In the article “Tensions in Proverbs: More Light on International Understanding,” Joseph Raymond comments on what common Russian proverbs from the 1700s and 1800s portray: Potent antiauthoritarian proverbs reflected tensions between the Russian people and the Czar. The rollickingly malicious undertone of these folk verbalizations constitutes what might be labeled a ‘paremiological revolt.’ To avoid openly criticizing a given authority or cultural pattern, folk take recourse to proverbial expressions which voice personal tensions in a tone of generalized consent. Thus, personal involvement is linked with public opinion Proverbs that speak to the political disgruntlement include: “When the Czar spits into the soup dish, it fairly bursts with pride”; “If the Czar be a rhymester, woe be to the poets”; and “The hen of the Czarina herself does not lay swan’s eggs.” While none of these proverbs state directly, “I hate the Czar and detest my situation” (which would have been incredibly dangerous), they do get their points across.
Proverbs are found in many parts of the world, but some areas seem to have richer stores of proverbs than others (such as West Africa), while others have hardly any (North and South America) (Mieder 2004:108,109).
Proverbs are often borrowed across lines of language, religion, and even time. For example, a proverb of the approximate form “No flies enter a mouth that is shut” is currently found in Spain, Ethiopia, and many countries in between. It is embraced as a true local proverb in many places and should not be excluded in any collection of proverbs because it is shared by the neighbors. However, though it has gone through multiple languages and millennia, the proverb can be traced back to an ancient Babylonian proverb (Pritchard 1958:146).
Proverbs are used by speakers for a variety of purposes. Sometimes they are used as a way of saying something gently, in a veiled way (Obeng 1996). Other times, they are used to carry more weight in a discussion, a weak person is able to enlist the tradition of the ancestors to support his position. Proverbs can also be used to simply make a conversation/discussion more lively. In many parts of the world, the use of proverbs is a mark of being a good orator.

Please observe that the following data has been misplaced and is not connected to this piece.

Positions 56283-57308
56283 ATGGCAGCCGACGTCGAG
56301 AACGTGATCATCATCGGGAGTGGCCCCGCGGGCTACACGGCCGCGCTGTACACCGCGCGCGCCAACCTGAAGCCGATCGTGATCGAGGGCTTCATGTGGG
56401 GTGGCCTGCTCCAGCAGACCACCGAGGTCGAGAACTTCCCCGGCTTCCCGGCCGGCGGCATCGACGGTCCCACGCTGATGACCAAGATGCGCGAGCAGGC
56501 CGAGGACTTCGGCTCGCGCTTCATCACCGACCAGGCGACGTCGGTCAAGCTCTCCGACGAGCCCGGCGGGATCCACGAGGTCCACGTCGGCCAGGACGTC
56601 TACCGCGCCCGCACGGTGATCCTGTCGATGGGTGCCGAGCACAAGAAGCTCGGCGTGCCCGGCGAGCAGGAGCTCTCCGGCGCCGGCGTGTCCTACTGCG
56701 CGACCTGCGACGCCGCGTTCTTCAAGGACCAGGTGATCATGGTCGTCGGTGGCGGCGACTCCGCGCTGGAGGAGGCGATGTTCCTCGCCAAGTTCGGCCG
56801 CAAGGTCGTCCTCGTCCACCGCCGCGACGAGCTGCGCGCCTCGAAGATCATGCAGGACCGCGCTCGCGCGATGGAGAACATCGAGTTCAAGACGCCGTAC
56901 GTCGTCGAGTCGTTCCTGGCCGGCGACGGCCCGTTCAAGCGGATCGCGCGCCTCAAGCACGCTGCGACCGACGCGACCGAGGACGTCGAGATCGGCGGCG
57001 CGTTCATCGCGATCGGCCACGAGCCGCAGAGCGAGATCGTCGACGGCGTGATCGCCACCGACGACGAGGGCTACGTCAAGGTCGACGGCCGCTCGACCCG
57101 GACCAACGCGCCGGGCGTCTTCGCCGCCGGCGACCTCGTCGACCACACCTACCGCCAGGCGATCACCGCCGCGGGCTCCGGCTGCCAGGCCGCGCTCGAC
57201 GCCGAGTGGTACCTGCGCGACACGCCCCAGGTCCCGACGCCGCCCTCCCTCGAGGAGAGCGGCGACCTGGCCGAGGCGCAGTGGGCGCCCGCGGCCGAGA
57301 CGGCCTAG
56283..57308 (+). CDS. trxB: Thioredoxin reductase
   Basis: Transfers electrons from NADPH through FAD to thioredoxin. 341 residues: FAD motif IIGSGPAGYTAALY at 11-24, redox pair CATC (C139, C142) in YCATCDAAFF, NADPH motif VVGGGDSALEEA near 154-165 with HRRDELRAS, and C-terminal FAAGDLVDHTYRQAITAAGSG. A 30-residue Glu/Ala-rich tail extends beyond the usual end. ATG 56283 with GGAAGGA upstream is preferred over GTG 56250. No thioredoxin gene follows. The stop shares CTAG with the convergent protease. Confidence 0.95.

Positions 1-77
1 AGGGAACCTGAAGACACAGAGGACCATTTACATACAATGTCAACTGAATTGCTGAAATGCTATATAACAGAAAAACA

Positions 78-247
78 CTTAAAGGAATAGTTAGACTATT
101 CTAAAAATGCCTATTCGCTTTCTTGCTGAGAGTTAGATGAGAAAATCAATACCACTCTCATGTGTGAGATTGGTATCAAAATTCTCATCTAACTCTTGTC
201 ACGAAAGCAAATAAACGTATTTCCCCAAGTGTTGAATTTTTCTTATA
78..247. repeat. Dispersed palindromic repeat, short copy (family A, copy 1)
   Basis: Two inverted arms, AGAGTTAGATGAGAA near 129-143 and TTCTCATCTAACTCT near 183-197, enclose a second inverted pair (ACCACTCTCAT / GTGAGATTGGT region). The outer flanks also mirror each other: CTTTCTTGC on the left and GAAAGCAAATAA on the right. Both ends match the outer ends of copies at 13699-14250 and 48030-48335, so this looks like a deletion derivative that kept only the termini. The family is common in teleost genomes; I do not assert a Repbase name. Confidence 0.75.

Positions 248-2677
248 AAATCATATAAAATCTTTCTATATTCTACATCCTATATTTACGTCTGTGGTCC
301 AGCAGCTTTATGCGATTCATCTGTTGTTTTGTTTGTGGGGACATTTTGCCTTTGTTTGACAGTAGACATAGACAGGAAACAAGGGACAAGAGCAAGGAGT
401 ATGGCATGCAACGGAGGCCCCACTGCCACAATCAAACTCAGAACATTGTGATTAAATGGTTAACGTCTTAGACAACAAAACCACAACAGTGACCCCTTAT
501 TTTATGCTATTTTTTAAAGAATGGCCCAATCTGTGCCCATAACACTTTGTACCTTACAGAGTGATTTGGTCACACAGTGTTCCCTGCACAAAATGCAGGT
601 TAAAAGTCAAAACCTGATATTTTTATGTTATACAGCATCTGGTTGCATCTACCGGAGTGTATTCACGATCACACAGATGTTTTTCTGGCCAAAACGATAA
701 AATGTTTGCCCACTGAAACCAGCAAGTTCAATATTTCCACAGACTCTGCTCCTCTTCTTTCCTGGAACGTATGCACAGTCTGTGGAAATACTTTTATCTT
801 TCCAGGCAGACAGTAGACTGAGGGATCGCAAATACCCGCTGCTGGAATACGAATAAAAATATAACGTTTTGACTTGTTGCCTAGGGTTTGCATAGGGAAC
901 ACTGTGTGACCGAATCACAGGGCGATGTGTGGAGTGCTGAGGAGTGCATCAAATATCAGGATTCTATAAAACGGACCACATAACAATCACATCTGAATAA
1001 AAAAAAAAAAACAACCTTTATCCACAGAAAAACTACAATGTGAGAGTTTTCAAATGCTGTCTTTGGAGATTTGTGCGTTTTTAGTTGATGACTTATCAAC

The study of proverbs has application in a number of fields. Clearly, those who study folklore and literature are interested in them, but scholars from a variety of fields have found ways to profitably incorporate the study proverbs. For example, they have been used to study abstract reasoning of children, acculturation of immigrants, intelligence, the differing mental processes in mental illness, cultural themes, etc. Proverbs have also been incorporated into the strategies of social workers, teachers, preachers, and even politicians. (For the deliberate use of proverbs as a propaganda tool by Nazis, see Mieder 1982.)
There are collections of saying that give suggestions for how to play games, such as dominoes (Borajo et al 1990) and the Oriental board game go (Mitchell 2001). However, these are not prototypical proverbs in that their application is limited to one domain.
There are some serious websites related to the study of proverbs (in addition to those that list proverbs from various areas):
http://www.farsinet.com/zarbomasal/index.html http://www.caroun.com/1-FreeDownload/Calligraphy/Proverb/01-JAbiri-Age1.html http://www.allmyquotes.com/proverb/persian/